Mum took me home in our car, which is quite small. We put all the seats as far back as possible for me, and you just need to fiddle with it until the seat is at comfortable position for you and one that’s easy to reach, and go slowly! I also put a towel around my scar and held it there, makes it hurt less when you go over bumps in the road.

I was very dependent on the Oxycontin and Panadol for at least four weeks, but especially for the first two weeks. We left hospital the day before Good Friday and the supplies the hospital gave us ran out too soon. On Easter Monday.  It wasn’t easy for Mum to get more supplies (the hospital wouldn’t supply) and she had to get a doctor called to the house to write the prescription for me. (Just saying, make sure you have enough drugs!)

It was nice, but a little bit scary to be home (away from the care in the hospital). We put a little stool in the shower because I got incredibly tired really quickly so standing up for a long time was really hard. I would hold a pillow against my scar whenever I coughed/laughed/sneezed, anything where you tense those muscles and it hurts, and that was really helpful with absorbing the pain and stuff. I got bored of sleeping on my back so to make it more comfortable to lie on my side I would put a pillow in between my knees which helps distribute weight or something.

I was unlucky because I developed a lung infection two weeks after my surgery so that did set back my recovery time a lot, one of the biggest side effects of pneumonia being exhaustion so it was harder for me to get back into walking.

While writing this I’m about three months after surgery, and I still get some back/rib pains and my stomach is still a little numb but apart from that I feel basically normal. The numb stomach was not something I remember being told about before the operation, but the surgeon says it will come back – though it may take up to a year.

I’m really happy that I had the surgery. I had been very self conscious of the way my hip stuck out and being able to just whip my shirt off at the beach or something makes me really happy. The trade for even hips with a scar is definitely worth it to me. It really affected my confidence before, and I feel really good about my body now.

Belle’s x-rays

Belle Pre-op
Image 1. This x-ray shows a pre-operative 46 degree curve from T11 to L3.
Belle Post-op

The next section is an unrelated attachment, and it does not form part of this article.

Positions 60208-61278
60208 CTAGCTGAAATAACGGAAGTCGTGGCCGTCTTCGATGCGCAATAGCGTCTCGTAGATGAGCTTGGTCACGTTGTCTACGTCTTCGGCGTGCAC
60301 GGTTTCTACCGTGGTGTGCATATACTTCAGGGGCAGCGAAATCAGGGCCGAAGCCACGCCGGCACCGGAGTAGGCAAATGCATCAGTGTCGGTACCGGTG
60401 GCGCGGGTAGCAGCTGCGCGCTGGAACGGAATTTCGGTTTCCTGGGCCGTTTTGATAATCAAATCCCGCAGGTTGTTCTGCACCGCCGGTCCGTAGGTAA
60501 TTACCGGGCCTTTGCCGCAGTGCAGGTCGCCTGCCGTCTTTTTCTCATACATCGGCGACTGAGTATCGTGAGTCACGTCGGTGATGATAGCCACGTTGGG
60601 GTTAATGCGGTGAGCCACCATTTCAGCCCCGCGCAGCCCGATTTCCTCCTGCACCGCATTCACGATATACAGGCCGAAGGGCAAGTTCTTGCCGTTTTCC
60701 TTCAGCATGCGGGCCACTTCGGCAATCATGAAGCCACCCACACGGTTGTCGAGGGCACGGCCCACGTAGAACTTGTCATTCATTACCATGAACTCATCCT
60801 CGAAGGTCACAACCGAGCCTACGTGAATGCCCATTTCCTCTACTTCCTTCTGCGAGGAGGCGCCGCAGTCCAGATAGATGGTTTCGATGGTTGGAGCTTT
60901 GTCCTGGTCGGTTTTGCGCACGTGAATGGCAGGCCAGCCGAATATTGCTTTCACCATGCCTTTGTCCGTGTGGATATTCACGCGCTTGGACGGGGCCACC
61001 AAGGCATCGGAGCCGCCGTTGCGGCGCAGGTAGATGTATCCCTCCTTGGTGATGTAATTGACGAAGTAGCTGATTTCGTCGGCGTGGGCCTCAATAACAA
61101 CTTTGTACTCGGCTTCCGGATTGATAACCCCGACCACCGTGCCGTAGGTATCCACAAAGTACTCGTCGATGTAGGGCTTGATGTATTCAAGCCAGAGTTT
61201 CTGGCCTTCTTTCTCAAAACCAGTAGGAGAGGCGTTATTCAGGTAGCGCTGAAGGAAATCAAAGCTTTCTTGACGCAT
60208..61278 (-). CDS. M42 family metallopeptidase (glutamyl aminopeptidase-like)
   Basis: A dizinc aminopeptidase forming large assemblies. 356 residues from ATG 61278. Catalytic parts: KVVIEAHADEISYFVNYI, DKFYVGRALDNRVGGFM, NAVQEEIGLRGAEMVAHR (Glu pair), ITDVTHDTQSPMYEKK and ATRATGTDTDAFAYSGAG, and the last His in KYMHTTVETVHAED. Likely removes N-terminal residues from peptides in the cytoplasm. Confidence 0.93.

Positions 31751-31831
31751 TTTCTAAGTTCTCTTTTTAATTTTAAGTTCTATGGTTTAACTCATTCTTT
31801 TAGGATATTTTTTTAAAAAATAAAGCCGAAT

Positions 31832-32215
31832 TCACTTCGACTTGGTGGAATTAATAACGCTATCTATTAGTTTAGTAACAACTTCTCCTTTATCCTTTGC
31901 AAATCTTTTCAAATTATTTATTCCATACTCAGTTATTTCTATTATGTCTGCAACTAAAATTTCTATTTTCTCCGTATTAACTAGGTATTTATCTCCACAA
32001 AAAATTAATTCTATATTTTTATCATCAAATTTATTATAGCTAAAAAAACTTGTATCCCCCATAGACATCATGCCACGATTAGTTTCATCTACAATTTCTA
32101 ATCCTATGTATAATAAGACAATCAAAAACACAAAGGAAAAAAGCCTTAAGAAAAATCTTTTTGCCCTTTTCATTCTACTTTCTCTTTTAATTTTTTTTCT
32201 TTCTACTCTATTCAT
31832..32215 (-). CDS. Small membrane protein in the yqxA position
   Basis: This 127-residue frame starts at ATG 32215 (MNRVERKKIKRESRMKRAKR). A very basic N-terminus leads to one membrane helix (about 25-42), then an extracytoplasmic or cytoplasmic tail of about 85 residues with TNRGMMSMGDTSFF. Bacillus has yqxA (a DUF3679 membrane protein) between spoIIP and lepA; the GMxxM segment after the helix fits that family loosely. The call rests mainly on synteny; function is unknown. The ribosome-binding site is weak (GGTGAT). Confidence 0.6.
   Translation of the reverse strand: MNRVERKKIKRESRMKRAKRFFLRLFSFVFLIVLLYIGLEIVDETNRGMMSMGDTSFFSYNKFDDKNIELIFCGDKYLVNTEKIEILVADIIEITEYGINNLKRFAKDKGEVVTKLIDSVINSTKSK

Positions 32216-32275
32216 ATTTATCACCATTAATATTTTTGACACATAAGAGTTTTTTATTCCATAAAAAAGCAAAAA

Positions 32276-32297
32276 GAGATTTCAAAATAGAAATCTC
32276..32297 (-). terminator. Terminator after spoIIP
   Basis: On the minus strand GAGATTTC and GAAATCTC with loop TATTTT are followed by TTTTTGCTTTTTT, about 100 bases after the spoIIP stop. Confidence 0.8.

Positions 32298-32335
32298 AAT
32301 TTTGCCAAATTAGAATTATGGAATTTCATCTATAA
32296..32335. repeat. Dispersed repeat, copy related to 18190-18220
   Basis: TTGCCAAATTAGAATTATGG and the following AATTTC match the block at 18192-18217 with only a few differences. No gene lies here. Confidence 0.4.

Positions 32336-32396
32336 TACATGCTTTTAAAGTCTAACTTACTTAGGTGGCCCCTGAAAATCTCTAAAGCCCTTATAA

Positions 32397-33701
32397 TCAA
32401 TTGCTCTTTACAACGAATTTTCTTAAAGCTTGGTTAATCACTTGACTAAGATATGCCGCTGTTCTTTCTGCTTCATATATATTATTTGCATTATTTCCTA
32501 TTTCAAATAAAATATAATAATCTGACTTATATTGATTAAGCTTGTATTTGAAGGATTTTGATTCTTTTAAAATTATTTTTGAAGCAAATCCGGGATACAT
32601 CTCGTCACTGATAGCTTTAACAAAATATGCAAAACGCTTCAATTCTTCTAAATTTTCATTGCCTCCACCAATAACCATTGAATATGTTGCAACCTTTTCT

Image 2. This postoperative x-ray shows T11-L3 Anterior Spinal Fusion
with screws in the vertebral bodies and small cages at L1/2 and L2/3
which help reconstitute the normal “sway” of the low back.
This is seen well on image 3 below, the lateral projection.
Belle Lateral view
Image 3. The lateral projection.

Following are some comments by Dr Scoliosis.

Belle’s story is instructive and highlights a few points:-

  • Don’t be afraid to seek out a second opinion. This can be helpful to you the patient, your family and also your surgeon. Sometimes it can be very helpful that another doctor agrees with the recommendations you have received. The decision to proceed to surgery, timing and type of surgery might all be questioned. Talking to other patients can also be helpful
  • Surgery and the early postoperative phase can be uncomfortable despite all our attempts to make it easier. Websites, handouts and talking to your doctor and other patients can all help prepare you.
  • Typically in the early postoperative period you will have various pain relieving medications, maybe including a morphine infusion that you control yourself with a button and possibly also an infusion directed in around the spine called an epidural or paravertebral catheter. Ask your doctor about these. The doctors and nurses will monitor your blood pressure, pulse and breathing and will frequently ask you to move your toes to make sure that everything is working normally especially in the first 24 hours after surgery.
  • Make sure you have enough pain medications when you leave hospital especially around holiday periods when accessing further medication might be difficult and most importantly, do your breathing exercises when you get home. This cuts down the chance of breathing complications in the first two or three weeks after surgery. Sometimes bad luck occurs even in a motivated patient like Belle, but respiratory complications and indeed most postoperative problems are usually readily fixed.
  • Most importantly, as in Belle’s case, the discomfort is usually worth it as fairly soon after the surgery, things return to normal. As Belle described “I feel really  good about my body now”. This is the experience of most such teenagers having scoliosis surgery.